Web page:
Anthony Broome is a writer at the Wolverines blog Maize-n-Brew. His opinions do not necessarily reflect those of the Detroit Free Press nor its writers. Read his column every week here and contact him anytime at email@example.com.
Jim Harbaugh and the Michigan football coaching staff have made waves on the recruiting trail for months, but things took another level with the “Summer Swarm Tour.”
The Summer Swarm was Michigan’s 9-day satellite camp tour around the country. That allowed U-M to get a closer look at some of the top prospects in the country.
Naturally, that caused some backlash, namely from SEC coaches. The jabs came from every direction, but perhaps one of the silliest was from Mississippi State head coach Dan Mullen.
“If Jim Harbaugh’s going to have a camp, he’d probably want to teach young kids in Michigan how to be better football players,” Mullen said during a radio appearance in June.
Michigan has never been a traditional high school football hotbed like Texas, California or Florida, but the talent coming out of the area the next few years has college coaches from all over the country keeping a close eye on the state.
Committed prospects in the Top 10 in the state for the 2016 class are expected to sign with top-tier Power Five schools.
That list, according to 247 Sports’ Composite Rankings, includes: Ann Arbor Skyline linebacker Daelin Hayes (USC), Detroit Martin Luther King cornerback Lavert Hill (Penn State), Detroit Cass Tech offensive guard Michael Onwenu (Michigan), Plymouth offensive tackle Michael Jordan (Ohio State), Farmington Hills Harrison defensive end Khalid Kareem (Alabama), Southfield running back Matt Falcon (Michigan), Cass Tech safety Demetric Vance (Michigan State), Warren Mott wide receiver Desmond Fitzpatrick (Louisville) and Traverse City West offensive tackle Thiyo Lukusa (Michigan State).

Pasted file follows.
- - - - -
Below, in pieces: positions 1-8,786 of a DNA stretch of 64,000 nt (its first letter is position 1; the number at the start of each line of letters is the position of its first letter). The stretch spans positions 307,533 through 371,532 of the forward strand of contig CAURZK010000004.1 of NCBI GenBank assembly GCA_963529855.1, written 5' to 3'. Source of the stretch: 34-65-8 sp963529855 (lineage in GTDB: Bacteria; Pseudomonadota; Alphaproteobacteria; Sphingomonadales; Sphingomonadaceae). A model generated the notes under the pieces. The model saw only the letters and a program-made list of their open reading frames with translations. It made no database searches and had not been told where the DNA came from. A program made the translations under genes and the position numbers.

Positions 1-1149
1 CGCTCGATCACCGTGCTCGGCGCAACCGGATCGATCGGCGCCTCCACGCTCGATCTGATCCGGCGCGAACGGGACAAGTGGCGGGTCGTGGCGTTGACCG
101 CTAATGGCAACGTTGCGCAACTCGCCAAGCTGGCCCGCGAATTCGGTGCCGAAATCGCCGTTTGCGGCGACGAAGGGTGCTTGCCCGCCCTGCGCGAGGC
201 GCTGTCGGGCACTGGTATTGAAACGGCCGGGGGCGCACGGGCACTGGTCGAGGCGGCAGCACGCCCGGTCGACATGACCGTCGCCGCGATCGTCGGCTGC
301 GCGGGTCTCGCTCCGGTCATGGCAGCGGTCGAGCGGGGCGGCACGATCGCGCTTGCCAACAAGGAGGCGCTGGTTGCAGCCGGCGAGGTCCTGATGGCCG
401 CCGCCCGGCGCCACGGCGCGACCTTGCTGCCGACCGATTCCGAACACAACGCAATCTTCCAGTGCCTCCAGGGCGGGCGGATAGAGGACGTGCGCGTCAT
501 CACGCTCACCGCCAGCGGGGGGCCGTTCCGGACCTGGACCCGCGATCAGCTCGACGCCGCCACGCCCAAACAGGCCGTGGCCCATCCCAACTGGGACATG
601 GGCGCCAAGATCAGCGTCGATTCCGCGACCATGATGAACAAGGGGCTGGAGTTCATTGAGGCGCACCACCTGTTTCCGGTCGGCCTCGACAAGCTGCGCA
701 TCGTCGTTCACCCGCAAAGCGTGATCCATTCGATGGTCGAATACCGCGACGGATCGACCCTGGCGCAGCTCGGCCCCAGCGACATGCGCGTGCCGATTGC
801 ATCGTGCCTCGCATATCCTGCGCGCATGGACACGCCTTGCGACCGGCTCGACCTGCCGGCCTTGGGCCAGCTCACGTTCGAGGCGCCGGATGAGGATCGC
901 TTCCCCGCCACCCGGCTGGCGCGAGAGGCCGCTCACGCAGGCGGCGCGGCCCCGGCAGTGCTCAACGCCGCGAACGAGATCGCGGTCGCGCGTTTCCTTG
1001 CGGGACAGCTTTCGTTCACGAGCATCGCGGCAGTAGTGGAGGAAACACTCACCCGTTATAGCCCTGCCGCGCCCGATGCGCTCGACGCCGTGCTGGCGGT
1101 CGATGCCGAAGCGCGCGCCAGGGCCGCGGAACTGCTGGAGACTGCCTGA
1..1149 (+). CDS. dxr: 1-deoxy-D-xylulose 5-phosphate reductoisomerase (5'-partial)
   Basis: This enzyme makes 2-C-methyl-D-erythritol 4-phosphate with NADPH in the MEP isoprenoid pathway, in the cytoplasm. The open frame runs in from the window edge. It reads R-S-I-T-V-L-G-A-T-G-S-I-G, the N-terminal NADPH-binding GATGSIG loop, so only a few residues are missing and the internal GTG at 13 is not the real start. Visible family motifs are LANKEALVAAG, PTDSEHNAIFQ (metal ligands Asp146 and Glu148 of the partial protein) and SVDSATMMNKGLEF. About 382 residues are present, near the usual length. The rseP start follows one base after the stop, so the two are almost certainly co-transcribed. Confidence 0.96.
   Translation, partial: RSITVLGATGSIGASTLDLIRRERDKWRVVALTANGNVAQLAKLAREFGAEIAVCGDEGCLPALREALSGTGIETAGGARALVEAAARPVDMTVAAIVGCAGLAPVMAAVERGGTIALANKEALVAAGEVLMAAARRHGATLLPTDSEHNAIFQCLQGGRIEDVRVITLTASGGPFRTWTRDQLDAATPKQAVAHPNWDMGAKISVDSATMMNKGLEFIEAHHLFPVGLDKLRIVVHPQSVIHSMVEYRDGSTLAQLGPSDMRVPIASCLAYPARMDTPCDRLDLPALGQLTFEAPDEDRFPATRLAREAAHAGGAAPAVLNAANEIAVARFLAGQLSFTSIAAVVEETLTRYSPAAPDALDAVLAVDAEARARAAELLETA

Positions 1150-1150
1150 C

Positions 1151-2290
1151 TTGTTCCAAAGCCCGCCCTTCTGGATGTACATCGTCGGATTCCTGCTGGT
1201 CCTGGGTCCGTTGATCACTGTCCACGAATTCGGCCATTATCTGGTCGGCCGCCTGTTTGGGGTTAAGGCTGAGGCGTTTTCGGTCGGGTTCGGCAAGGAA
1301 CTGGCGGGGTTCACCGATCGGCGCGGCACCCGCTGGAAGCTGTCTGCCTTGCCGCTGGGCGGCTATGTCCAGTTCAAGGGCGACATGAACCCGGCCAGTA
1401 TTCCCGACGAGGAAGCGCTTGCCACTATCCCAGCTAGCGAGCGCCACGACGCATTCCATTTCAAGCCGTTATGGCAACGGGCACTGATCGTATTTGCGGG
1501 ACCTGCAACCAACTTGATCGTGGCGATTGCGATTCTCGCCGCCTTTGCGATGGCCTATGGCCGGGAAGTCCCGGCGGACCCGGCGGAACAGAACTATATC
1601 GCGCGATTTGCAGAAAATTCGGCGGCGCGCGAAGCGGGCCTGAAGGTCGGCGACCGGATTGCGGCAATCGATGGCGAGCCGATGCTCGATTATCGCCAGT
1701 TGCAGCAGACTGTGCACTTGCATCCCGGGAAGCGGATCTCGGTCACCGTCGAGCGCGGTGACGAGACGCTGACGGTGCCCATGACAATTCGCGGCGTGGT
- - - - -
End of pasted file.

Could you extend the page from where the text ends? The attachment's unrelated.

Other prospects in the Top 30 who are committed to Power Five schools are Detroit Martin Luther King running back Martell Pettaway (West Virginia), Saline quarterback Joshua Jackson (Virginia Tech), Farmington linebacker/fullback David Reese (Michigan), Walled Lake Central defensive end Adetokunbo Ogundeji (Notre Dame), Rockford kicker Quinn Nordin (Penn State), Battle Creek Central linebacker Brandon Randle (Michigan State), St. Mary’s offensive guard Cameron Kolwich (Northwestern), Detroit East English Village Prep defensive ends Chauncey Golston and Cedrick Lattimore (Iowa) and Lansing Catholic quarterback Tony Poljan (Minnesota).
A pair of uncommitted prospects could end up at Michigan State as well in Martin Luther King wide receiver Donnie Corley and Detroit Renaissance offensive tackle Alaric Jackson, ranked 3rd and 15th in the state, respectively.
The class of 2017 also features the nation’s No. 2 wide receiver in Cass Tech’s Donovan Peoples-Jones and a plethora of other talented prospects. Other players that will attract a ton of national attention are Ambry Thomas, Josh Ross, Corey Malone-Hatcher, JaRaymond Hall, Hunter Rison and K.J. Hamler, just to name a few.
To sum up the last few paragraphs: High school football talent in Michigan is just fine, and coaches from all over will keep an eye on the state for years to come.
If SEC coaches want to come after coaches such as Harbaugh and MSU’s Mark Dantonio, that’s fine. Those guys can handle it. But to bring the kids into the equation and use that as a way to tear down how other schools are recruiting is flat-out wrong.
Fans of Michigan high school football will have no shortage of great players and great teams to check out this fall and in the future. Who knows? There could, and likely will be, future college football stars playing under the Friday night lights.